Football Players Are University Moneymakers — Will Coronavirus Kill That Revenue Stream?

 In Land, COVID-19, Information

Colleges and uni­ver­si­ties are spend­ing more than ever to land the nation’s top foot­ball recruits, with some schools having boost­ed their recruit­ing bud­gets by more than 300% in the last five years.

These bud­gets can sur­pass US$2 million for schools like the University of Tennessee. Is it worth it?

I study economics. Research I recent­ly did shows just how big the payoff for spend­ing money to recruit the best play­ers can be.

Half a mil­lion dol­lars

The schools that secure five-star recruits – the 30 or so play­ers judged to be in the top one-hundreth of the top 1% of high school foot­ball play­ers – can increase total revenue by over $500,000 for a university’s ath­let­ic depart­ment. Most foot­ball teams never secure a five-star recruit. Others, such as the University of Alabama and Louisiana State University, recruit three or four every year.

My research team came to this $500,000 figure by link­ing 10 years’ worth of foot­ball recruit­ing infor­ma­tion from Rivals.com and Scout.com, two of the top recruit­ing ser­vices for prospec­tive col­lege foot­ball play­ers, with federal data on how much col­leges take in and spend on ath­let­ics, win-loss records for indi­vid­ual schools and post-season bowl appear­ances.

The data shows rev­enue and expen­di­tures for each sport sep­a­rate­ly, which made it pos­si­ble to deter­mine what a foot­ball recruit added to foot­ball rev­enue at each uni­ver­si­ty.

Schools like the University of Oklahoma, the University of Michigan and Notre Dame, which on aver­age bring in over a dozen four- or five-star recruits every year, bring in mil­lions of dol­lars more in rev­enue when they land more of the top recruits in a given year.

For instance, my esti­mates sug­gests that Clemson University’s five-star recruits, of which there were five, and 12 four-star recruits – also in top one-quar­ter of 1% of all play­ers – in the 2020 recruiting class will increase the school’s foot­ball rev­enue by well over $3 mil­lion, well above its $1.8 million recruiting budget.

The reason is simple: Top recruits help teams win.

Since a top recruit cor­re­lates strong­ly with increas­es in the number of vic­to­ries, they help deter­mine the type of post-season play. Five-star recruits are not the decid­ing factor in whetehr a school gets to a bowl game, the mark of a win­ning season – the big-time pro­grams will have win­ning records every year with­out fail.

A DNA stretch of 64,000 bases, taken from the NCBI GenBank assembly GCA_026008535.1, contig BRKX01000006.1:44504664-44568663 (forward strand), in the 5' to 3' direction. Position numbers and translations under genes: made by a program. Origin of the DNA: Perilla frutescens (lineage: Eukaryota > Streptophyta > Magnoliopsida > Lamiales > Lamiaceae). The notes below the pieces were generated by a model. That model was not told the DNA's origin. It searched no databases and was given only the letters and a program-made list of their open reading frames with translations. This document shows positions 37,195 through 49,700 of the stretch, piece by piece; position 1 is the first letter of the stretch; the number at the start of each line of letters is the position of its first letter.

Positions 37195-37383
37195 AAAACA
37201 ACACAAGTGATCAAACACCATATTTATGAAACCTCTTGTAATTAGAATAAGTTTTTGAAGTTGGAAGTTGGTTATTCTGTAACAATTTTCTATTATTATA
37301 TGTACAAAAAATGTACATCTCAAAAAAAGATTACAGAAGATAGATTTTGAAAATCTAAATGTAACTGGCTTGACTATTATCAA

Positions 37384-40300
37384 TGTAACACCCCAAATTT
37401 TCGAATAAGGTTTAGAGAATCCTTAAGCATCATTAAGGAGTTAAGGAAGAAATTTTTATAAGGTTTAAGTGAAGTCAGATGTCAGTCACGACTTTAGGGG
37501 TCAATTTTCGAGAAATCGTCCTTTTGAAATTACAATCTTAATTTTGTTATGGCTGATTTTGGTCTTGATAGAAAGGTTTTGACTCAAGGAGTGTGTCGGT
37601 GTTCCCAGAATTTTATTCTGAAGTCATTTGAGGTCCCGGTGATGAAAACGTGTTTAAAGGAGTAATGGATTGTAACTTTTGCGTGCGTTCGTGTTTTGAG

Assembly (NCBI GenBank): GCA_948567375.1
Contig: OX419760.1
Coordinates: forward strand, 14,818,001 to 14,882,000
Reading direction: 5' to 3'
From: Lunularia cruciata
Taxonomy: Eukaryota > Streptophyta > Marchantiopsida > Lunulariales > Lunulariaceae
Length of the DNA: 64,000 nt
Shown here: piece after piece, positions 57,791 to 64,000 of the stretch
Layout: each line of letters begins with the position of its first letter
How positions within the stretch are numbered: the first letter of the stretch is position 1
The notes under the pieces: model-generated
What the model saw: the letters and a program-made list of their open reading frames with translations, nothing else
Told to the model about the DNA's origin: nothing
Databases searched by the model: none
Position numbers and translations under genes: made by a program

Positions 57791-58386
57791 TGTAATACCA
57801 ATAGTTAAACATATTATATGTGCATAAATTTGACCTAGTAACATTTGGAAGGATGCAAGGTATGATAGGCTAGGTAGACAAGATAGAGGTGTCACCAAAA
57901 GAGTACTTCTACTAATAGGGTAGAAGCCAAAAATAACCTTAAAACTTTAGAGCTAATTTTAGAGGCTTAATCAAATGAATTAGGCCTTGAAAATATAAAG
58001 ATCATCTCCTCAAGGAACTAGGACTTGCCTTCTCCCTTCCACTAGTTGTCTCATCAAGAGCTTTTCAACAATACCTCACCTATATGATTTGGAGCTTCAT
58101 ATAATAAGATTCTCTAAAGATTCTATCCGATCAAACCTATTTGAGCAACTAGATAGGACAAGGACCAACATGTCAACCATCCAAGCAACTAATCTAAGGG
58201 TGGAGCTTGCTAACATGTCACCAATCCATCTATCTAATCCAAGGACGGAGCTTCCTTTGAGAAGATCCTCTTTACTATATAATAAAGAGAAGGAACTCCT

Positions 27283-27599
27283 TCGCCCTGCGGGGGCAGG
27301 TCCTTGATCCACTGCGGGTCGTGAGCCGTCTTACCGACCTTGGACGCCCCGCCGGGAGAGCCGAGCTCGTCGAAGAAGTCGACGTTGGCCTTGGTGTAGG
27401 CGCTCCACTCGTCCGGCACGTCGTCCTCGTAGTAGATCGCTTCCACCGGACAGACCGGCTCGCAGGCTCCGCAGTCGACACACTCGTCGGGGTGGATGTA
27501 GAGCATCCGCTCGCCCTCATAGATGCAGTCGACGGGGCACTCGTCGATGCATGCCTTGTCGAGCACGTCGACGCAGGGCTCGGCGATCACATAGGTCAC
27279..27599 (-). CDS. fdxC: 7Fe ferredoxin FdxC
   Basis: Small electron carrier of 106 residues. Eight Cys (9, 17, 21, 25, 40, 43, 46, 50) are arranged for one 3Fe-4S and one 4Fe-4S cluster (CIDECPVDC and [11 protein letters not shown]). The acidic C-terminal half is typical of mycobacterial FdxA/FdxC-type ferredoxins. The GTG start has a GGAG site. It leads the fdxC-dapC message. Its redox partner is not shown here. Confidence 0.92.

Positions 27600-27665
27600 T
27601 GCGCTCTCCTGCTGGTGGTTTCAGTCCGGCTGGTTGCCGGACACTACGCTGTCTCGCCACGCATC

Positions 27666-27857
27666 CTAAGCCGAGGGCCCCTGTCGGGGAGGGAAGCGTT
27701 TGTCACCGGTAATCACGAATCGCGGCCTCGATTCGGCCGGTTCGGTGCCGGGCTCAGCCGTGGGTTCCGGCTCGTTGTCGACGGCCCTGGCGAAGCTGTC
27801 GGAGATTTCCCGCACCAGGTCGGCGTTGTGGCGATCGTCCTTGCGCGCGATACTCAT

But they do push them to the upper ech­e­lon of post-season play – the College Football Playoffs or its fore­run­ner, the Bowl Championship Series. Reaching the cham­pi­onship level in col­lege foot­ball contributes to lucrative broadcast contracts, corporate partnerships and even more suc­cess­ful recruit­ing.

Very few schools are con­sis­tent­ly suc­cess­ful in the race to recruit top foot­ball talent and win at the high­est levels. Just as nine schools have been respon­si­ble for 20% of all players drafted into the NFL over the past two decades, only six schools have made it to the College Football Playoff cham­pi­onship game.

Financing other sports

There is more than hoist­ing foot­ball tro­phies at stake.

College foot­ball is a key driver of ath­let­ic depart­ment rev­enue as well, help­ing to pay for other sports pro­grams. Athletic depart­ments that field more than 30 var­si­ty teams do so under­stand­ing that fewer than five var­si­ty teams gen­er­ate enough rev­enue to cover the entire ath­let­ics department’s expens­es.

In fact, some crit­ics argue that big-time col­lege sports, which fea­ture ros­ters made up primarily of black student-athletes, pay for the sports programs that include overwhelmingly white student-athletes, such as lacrosse and swim­ming, which receive far less media atten­tion but are the bulk of ath­letes in major col­le­giate sports pro­grams. Sixty-one percent of all stu­dent ath­letes are white.

Football rev­enue also helps finance ath­let­ic recruit­ing efforts and ameni­ties, such as state-of-the-art facilities. All of that takes money, which takes recruits, which takes money. Every recruit­ing video, campus visit and hosted meal is a line item on an ath­let­ic department’s budget.

COVID-19 reper­cus­sions

The pos­si­bil­i­ty of there being no col­lege foot­ball season in the fall of 2020 is making athletics departments fear big budget cuts.

Already, some schools are drop­ping sports that were sub­si­dized by col­lege foot­ball rev­enues, like men’s soccer and wrestling. Smaller schools that depend on a few $1 mil­lion pay­days in September from the major pro­grams, may be left with gaping holes in their ath­let­ic bud­gets, threat­en­ing all sports.

There is little doubt that changes are coming to the cur­rent model of ath­let­ic depart­ment oper­a­tions through a vari­ety of con­verg­ing forces. COVID-19 is unleash­ing widespread job losses, business closures and declining consumer spending that will limit what fans and adver­tis­ers can spend on foot­ball.

Another factor could be a change by the National Collegiate Athletic Association – which gov­erns col­lege ath­let­ics – that could allow stu­dent-ath­letes to get paid from their name, image and likeness.

While schools rich with talent may con­tin­ue to get richer, those schools fur­ther down the recruit­ing peck­ing order will be left to wonder how they can sur­vive at all.

This arti­cle by Trevon Logan first appeared in The Conversation on April 29, 2020.

Image: California Memorial Stadium in Berkeley, California. 17 January 2008. Wikimedia/Roman Fuchs.

National Interest source|articles

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